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Recently I heard that the content of an Iphone is stored in encrypted form meaning that if I were to take apart the Iphone and managed to extract the memory and read it, I wouldn't be able to get any information out of it.

I find this hard to believe because an Iphone can be unlocked and opened in a mater of seconds, the decryption of 16 gigabytes of data in that short a time seems too fast to me. I would like to know what is happening exactly.

Is the memory not actually encrypted, is decryption actually just that fast or is there something else happening.

Just to be clear, my impression was that when you unlock the phone (not just when you turn it on initially) everything is decrypted. obviously turning on the phone provides more than just a few seconds of time to decrypt the phones content.

Additionally, I would be interested not only in Iphone encryption but also the encryption of Androids and other smart phones.

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  • $\begingroup$ Note that there's a difference between RAM and the flash memory. The former is probably never encrypted, but lost if you turn it off, while the latter is only encrypted/decrypted as needed. (But I'll let someone who knows anything about Apple products answer.) $\endgroup$ – otus Aug 18 '16 at 6:22
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    $\begingroup$ When you unlock a phone, none of the data is decrypted unless it needs to be read from disk. Also, my 5 year old desktop can decrypt at 18GB/s. $\endgroup$ – Richie Frame Aug 18 '16 at 9:52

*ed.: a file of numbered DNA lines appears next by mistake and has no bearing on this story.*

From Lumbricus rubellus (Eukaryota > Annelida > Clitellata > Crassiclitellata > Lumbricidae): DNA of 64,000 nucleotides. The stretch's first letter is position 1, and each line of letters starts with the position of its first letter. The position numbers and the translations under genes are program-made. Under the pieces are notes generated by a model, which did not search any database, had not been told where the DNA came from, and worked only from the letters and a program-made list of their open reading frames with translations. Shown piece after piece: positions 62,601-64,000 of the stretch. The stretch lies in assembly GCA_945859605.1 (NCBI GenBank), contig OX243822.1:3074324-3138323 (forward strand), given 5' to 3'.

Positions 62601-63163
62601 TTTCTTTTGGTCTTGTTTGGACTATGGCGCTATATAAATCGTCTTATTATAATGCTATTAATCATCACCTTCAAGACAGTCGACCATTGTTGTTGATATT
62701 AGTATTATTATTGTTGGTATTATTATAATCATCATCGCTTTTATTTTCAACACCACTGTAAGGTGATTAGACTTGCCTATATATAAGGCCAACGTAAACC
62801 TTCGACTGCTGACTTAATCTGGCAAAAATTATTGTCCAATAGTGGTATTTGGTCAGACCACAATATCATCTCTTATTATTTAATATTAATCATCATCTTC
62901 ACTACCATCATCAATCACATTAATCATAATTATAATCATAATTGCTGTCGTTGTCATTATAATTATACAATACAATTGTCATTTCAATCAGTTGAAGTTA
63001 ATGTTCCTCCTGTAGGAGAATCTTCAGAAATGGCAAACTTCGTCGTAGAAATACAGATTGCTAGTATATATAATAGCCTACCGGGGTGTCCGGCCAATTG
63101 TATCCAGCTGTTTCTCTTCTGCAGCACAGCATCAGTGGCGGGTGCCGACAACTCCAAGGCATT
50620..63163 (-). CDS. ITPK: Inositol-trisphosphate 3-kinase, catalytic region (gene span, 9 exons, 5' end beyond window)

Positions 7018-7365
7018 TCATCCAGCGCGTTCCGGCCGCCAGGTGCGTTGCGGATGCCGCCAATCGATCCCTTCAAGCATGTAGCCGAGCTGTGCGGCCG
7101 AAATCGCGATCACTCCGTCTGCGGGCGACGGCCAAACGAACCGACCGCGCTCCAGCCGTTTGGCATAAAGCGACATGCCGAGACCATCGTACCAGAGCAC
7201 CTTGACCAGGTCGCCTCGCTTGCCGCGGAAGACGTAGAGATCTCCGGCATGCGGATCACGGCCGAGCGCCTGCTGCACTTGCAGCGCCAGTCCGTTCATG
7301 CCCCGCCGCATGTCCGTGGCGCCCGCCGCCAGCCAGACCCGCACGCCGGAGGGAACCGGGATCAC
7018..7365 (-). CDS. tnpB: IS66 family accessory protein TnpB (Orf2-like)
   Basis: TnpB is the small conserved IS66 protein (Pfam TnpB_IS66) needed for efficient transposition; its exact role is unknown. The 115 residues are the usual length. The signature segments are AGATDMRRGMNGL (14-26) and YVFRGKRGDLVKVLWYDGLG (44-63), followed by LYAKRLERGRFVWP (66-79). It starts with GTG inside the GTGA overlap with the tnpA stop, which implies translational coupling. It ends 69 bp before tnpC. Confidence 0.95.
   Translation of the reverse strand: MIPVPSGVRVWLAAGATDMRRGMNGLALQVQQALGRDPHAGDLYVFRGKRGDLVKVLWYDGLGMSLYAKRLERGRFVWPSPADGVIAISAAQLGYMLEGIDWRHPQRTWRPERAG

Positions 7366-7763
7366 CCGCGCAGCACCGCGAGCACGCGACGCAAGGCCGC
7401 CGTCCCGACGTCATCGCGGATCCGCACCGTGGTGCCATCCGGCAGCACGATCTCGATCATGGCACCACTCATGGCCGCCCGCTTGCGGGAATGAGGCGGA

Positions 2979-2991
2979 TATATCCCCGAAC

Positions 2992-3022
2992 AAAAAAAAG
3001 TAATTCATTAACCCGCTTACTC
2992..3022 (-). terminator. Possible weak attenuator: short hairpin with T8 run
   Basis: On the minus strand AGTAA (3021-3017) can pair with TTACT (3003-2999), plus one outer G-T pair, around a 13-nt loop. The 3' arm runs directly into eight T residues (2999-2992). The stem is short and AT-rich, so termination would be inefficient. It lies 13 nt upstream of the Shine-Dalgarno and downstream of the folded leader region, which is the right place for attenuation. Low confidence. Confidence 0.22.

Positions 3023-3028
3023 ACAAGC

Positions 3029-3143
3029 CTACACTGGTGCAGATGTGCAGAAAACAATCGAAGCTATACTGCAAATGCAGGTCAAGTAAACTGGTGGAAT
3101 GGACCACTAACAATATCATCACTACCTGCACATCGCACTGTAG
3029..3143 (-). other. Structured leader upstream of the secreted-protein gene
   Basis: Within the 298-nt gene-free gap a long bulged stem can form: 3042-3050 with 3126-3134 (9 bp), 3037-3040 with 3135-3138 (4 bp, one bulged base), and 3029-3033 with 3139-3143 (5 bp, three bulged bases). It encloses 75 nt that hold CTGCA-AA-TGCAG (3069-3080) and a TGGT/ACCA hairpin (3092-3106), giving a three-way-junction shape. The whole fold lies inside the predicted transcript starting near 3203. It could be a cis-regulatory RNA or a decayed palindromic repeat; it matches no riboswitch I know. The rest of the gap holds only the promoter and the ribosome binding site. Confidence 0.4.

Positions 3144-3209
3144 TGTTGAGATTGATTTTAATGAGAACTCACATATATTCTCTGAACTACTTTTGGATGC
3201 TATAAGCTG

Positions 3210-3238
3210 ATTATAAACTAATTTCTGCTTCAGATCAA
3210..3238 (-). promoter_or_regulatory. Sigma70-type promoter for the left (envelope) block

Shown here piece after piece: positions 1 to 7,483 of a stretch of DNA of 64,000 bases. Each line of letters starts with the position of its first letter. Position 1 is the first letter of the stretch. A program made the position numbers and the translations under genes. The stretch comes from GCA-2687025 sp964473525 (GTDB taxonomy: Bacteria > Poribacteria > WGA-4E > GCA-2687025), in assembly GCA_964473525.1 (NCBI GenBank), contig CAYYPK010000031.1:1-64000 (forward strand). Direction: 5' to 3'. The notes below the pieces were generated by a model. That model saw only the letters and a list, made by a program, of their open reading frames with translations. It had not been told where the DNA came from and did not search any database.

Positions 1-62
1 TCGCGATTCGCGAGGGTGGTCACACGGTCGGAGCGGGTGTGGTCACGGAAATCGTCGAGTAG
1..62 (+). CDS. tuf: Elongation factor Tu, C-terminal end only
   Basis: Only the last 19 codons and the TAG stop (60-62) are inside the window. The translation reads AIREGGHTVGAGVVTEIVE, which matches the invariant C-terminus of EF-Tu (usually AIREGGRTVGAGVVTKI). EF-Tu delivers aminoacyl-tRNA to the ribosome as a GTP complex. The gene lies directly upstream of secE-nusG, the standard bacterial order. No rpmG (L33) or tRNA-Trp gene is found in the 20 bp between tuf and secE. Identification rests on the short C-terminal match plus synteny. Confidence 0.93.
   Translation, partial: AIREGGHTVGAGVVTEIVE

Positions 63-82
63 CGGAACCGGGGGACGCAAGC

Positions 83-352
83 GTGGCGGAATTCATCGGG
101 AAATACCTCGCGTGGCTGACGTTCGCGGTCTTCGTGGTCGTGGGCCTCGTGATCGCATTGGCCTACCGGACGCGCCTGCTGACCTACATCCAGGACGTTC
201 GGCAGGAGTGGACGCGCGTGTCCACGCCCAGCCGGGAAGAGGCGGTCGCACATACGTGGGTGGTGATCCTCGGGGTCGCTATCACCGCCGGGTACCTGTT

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    $\begingroup$ @RichieFrame What kind of CPU is that? And which mode of encryption are you using? AES-XTS? That number seems hard to believe unless you have 6 to 8 cores. $\endgroup$ – CodesInChaos Aug 18 '16 at 10:57
  • $\begingroup$ An iPhone6S can AES-128 encrypt ~450 MB/s. $\endgroup$ – zaph Aug 18 '16 at 13:09
  • $\begingroup$ @CodesInChaos its a slightly overclocked 6-core Xeon from 2010, and i did misquote, thats in Gb/s not GB/s, and was locked to quad-core affinity so the rest of the applications had compute power available, raw benchmark across all cores is 29Gb/s, or 16GB in under 5s $\endgroup$ – Richie Frame Aug 18 '16 at 19:44
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The iPhone is built with encryption inserted automatically when writing to flash memory and decryption inserted automatically when reading from it. This happens with all files, all the time. There is no concept of "decrypting a file and then opening the decrypted file", as there would be on a PC.

No file can be decrypted without the proper key. Some files (such as the ones needed to start up the phone) are decrypted with a key that is always known to the encryption/decryption machinery. Other files are decrypted with a key that is only provided to the machinery once the phone has been unlocked.

That is why unlocking the phone is fast. All that happens is that an additional key is made available to the decryption machinery, so that it is able to decrypt files encrypted with that key.

All this is an over-simplification, since there are more levels of keys than this. The absolutely authoritative source, which is also remarkably easy to read, is Apple's own iOS Security Guide.

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    $\begingroup$ alternative description: iPhones have a secure coprocessor ("secure enclave"). By unlocking your phone, you unlock the coprocessor which in turn encrypts / decrypts data as requested. $\endgroup$ – SEJPM Aug 18 '16 at 11:47

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